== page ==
“People Like Us”: Theorizing First-Generation College as a Marker of Difference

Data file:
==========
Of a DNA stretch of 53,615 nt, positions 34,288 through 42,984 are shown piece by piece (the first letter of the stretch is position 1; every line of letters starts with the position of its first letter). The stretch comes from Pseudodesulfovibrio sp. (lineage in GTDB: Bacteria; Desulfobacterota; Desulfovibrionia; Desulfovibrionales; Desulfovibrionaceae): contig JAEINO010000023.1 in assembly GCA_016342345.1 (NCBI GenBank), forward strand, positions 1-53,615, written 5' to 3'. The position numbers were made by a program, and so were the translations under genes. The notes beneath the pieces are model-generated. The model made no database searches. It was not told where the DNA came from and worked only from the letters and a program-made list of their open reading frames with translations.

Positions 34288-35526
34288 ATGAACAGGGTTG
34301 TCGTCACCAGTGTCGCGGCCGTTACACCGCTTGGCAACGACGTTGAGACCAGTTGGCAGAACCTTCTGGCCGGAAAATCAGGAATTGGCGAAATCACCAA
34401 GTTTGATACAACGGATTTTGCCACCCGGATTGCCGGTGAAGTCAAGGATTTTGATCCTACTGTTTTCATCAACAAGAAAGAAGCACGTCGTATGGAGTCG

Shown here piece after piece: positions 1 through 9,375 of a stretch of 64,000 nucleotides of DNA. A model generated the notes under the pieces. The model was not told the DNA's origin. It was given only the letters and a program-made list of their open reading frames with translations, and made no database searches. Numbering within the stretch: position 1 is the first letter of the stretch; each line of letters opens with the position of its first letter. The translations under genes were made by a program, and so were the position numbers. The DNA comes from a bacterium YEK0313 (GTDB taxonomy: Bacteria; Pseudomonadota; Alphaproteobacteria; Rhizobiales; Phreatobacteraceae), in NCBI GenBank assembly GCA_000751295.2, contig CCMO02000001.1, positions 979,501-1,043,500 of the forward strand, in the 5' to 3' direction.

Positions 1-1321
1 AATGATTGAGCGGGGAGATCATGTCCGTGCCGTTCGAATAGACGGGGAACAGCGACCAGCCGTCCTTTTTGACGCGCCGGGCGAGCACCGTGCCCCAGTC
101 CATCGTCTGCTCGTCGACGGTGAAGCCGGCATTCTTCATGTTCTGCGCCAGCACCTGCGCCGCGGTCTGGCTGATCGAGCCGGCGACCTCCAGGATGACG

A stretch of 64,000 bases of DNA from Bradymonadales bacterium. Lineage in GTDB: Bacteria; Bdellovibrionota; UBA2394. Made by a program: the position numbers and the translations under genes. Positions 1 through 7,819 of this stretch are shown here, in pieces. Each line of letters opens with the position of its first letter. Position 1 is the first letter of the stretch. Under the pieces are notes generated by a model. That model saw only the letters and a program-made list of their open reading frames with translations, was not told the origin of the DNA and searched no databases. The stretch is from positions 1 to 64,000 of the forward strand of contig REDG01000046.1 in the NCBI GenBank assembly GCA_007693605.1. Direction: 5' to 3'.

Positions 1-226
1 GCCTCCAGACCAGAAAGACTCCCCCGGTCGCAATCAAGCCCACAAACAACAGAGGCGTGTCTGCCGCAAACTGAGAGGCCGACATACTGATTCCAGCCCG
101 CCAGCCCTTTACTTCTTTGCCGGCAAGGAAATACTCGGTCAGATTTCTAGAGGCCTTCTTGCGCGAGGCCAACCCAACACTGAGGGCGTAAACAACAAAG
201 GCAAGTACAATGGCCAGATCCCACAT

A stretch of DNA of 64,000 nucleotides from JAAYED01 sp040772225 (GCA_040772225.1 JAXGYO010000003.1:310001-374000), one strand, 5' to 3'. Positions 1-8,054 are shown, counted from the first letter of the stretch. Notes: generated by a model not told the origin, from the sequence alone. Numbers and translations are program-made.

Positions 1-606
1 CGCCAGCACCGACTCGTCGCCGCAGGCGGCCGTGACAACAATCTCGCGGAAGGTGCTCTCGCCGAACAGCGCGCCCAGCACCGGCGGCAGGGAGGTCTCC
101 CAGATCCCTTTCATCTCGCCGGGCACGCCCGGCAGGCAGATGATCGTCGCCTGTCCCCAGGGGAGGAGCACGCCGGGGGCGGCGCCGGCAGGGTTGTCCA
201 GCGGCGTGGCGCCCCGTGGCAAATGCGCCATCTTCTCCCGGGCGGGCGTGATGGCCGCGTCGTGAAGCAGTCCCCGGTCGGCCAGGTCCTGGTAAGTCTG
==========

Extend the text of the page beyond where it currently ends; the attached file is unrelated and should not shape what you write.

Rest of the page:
Although composition scholars have long advocated for working-class and under-represented populations on campus, the emergence of “first-generation college” as a marker of difference in public, administrative, and scholarly discourses invites further consideration of how we theorize this marker. As a bureaucratic marker (originating in higher education administration) that exhibits potential for organizing students for self-advocacy across difference, “first-generation college” warrants particular attention from scholars interested in the intersections between literacy studies and rhetoric. This article initiates a conversation about FGC as a marker of difference, observing that the bureaucratic and rhetorical nature of “first-generation college” as a marker necessitates a constitutive rhetorical approach to the term, an investigation of how the use of the term articulates a literate positionality, situates it within local and cultural narratives, and assigns it value. Placing composition scholarship in conversation with interviews with 17 first-generation college and low-income students and alumni of a large state university, this article reads first-generation college literate positionality in light of students’ own use of the identifier and within the context of their accounts of navigating class difference in college.
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